‘If they came for me, be sure of it, they’re coming for you as well,’ the pastor warned Americans!
“Pawlowski went viral when he protested Canada’s insane COVID mandates. And now authorities are arresting him again,” host Laura Ingraham said. The pastor was arrested by Canada Border Services Agency when he returned to his home country and was charged with “failure to wear a mask.”
“I came to the United States with a simple warning,” the pastor told Ingraham about his recent trip abroad.
“You’re next,” he said. “If they came for me, be sure of it, they’re coming for you as well.”
He called the individuals who arrested him “masked gangsters,” that he “couldn’t even consider them officers of the law.”
Pawlowski, head of Calgary’s Street Church in Alberta, Canada, first gained international attention when he confronted local inspectors on Easter after he said they entered his church without a warrant. The inspectors were there to ensure the church was abiding by COVID-19 guidelines, which called for an indoor maximum capacity of 15%, social distancing, and mask-wearing.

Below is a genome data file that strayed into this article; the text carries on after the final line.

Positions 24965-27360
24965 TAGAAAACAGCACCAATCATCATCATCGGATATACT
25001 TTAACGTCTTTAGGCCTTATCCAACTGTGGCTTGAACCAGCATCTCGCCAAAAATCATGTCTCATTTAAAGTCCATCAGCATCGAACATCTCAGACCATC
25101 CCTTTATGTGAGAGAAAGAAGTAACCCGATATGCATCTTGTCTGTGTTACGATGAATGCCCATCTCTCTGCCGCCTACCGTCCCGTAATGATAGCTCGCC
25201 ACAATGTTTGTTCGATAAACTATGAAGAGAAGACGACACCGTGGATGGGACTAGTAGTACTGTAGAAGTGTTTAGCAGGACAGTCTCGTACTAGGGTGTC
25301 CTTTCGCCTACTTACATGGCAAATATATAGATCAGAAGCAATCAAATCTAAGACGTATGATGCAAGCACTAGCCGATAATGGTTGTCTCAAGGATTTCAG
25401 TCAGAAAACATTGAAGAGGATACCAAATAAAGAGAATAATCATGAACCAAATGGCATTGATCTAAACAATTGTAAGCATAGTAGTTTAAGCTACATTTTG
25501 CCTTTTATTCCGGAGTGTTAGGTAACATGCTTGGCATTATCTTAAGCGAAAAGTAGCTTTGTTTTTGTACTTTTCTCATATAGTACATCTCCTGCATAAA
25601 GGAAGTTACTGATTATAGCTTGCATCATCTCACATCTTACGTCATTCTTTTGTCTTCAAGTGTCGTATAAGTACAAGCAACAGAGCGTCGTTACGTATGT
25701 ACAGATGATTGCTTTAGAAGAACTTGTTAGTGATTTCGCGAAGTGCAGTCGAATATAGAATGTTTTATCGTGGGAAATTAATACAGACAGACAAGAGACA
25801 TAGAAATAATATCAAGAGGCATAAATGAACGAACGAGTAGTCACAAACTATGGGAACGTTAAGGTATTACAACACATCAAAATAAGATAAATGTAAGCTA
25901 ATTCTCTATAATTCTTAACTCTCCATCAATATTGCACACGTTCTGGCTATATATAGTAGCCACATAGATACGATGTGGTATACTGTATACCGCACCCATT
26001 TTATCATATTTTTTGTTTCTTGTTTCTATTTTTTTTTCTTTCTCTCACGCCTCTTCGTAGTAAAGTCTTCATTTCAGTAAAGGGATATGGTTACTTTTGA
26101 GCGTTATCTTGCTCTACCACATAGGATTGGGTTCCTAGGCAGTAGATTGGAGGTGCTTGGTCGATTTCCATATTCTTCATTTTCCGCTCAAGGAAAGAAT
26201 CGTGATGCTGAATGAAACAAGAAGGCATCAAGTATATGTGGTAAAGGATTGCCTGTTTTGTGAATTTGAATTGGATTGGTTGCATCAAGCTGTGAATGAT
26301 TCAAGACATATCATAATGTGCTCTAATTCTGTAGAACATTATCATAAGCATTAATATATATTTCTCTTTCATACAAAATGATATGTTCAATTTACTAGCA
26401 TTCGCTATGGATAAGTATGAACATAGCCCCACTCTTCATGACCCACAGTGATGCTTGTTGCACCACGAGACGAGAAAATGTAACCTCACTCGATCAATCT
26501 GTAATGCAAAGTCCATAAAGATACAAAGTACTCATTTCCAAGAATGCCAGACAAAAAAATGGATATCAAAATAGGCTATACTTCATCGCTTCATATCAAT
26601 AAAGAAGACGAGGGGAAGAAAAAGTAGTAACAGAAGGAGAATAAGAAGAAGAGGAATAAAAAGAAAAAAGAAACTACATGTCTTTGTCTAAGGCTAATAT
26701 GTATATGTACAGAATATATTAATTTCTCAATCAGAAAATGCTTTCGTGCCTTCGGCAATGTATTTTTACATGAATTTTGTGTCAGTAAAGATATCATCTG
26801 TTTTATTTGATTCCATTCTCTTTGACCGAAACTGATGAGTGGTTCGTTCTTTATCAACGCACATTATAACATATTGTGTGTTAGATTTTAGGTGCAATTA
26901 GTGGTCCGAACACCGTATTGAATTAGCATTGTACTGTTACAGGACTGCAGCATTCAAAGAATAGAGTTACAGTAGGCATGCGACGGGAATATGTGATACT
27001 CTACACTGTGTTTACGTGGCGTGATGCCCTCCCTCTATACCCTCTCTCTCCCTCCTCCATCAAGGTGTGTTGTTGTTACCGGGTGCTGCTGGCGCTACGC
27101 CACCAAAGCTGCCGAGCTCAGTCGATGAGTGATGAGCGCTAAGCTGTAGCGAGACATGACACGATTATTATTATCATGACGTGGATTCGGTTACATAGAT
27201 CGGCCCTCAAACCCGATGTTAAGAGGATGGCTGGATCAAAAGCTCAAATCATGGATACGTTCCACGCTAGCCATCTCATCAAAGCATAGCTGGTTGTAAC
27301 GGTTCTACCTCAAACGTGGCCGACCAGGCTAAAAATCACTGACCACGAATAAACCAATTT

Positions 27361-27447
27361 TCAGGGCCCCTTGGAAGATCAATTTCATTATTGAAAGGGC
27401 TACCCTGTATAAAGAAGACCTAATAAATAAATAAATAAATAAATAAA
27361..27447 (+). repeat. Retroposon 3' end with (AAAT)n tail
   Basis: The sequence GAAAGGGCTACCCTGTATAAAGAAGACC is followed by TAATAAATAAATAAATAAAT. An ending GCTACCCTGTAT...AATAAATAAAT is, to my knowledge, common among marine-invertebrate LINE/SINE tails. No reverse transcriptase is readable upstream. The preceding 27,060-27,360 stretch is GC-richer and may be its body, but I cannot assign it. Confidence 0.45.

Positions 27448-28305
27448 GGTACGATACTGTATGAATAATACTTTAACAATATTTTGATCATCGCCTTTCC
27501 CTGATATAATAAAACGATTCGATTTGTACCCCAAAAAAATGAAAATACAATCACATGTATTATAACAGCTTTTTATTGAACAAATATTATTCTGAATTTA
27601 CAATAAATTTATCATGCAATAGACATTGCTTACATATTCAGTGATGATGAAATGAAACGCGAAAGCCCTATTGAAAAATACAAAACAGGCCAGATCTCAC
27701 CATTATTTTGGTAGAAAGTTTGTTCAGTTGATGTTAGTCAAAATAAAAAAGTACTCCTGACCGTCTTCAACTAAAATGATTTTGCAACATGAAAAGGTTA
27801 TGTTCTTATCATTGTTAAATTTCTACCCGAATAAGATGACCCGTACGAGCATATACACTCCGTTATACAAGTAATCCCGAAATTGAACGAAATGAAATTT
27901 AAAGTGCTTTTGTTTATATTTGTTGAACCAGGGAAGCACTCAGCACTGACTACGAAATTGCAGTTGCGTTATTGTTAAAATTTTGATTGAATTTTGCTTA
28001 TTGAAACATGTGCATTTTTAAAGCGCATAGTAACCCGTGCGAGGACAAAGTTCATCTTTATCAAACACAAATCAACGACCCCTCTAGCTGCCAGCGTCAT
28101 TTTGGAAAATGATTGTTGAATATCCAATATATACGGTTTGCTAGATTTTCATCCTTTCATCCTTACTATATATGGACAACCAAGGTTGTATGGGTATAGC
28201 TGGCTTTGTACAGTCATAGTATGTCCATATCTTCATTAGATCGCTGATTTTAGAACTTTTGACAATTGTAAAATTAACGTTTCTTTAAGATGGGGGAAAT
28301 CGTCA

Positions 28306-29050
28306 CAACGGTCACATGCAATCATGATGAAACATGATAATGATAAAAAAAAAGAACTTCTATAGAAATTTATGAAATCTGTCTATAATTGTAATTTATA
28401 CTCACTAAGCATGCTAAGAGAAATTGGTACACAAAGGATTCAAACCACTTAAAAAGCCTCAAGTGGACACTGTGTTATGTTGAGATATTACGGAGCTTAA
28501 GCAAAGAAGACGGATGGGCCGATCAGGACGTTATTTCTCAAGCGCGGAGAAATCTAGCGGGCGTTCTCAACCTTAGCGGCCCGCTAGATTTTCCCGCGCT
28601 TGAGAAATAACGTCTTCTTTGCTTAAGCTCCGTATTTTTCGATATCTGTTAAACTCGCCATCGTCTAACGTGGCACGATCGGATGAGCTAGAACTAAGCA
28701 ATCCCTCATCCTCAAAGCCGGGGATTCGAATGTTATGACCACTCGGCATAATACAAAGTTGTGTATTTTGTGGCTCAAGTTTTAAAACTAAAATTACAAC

“Get out of this property,” he shouted to the police during the confrontation. The pastor proceeded to call the police “Nazis” and “Gestapo,” referring to Nazi Germany’s secret state police. “Nazis are not welcome here,” he shouted again.
Pawlowski told Fox News in April he was raised under Soviet communism in Poland. “It was a disaster,” he said about his childhood. “Police officers could break into your house five in the morning, they could beat you up, torture, they could arrest you for no matter what reason they would come up with … So, it was like a flashback when those police officers showed up at my church. Everything kind of came back to life from my childhood, and the only thing I could do is to fend off the wolves as a shepherd … We as lions should never bow before the hyenas, and that’s what they’re right now.”
“You came to freedom,” Ingraham said about the pastor’s journey to Canada. “This is feeling very Soviet to me,” adding that the process was incremental.
The pastor responded that he believed “What they’re doing today is identical to what I remember growing up.”
Pawlowski was arrested in May for “organizing an illegal in-person gathering” after court-imposed restrictions. “The service organizer acknowledged the injunction, but chose to ignore requirements for social distancing, mask-wearing and reduced capacity limits for attendees, and continued with the event,” police said.
The pastor claimed he was facing up to four years of prison for the charges, and possibly more.
“I was handcuffed like a common criminal, like a terrorist,” he said. “They wanted to break me. They wanted to show the whole world ‘You see what we do to those who dare to speak against our tyranny? If you will follow … you’re next.'”
Hannah Grossman is an Associate Editor at Fox News. Follow her on Twitter at @GrossmanHannah
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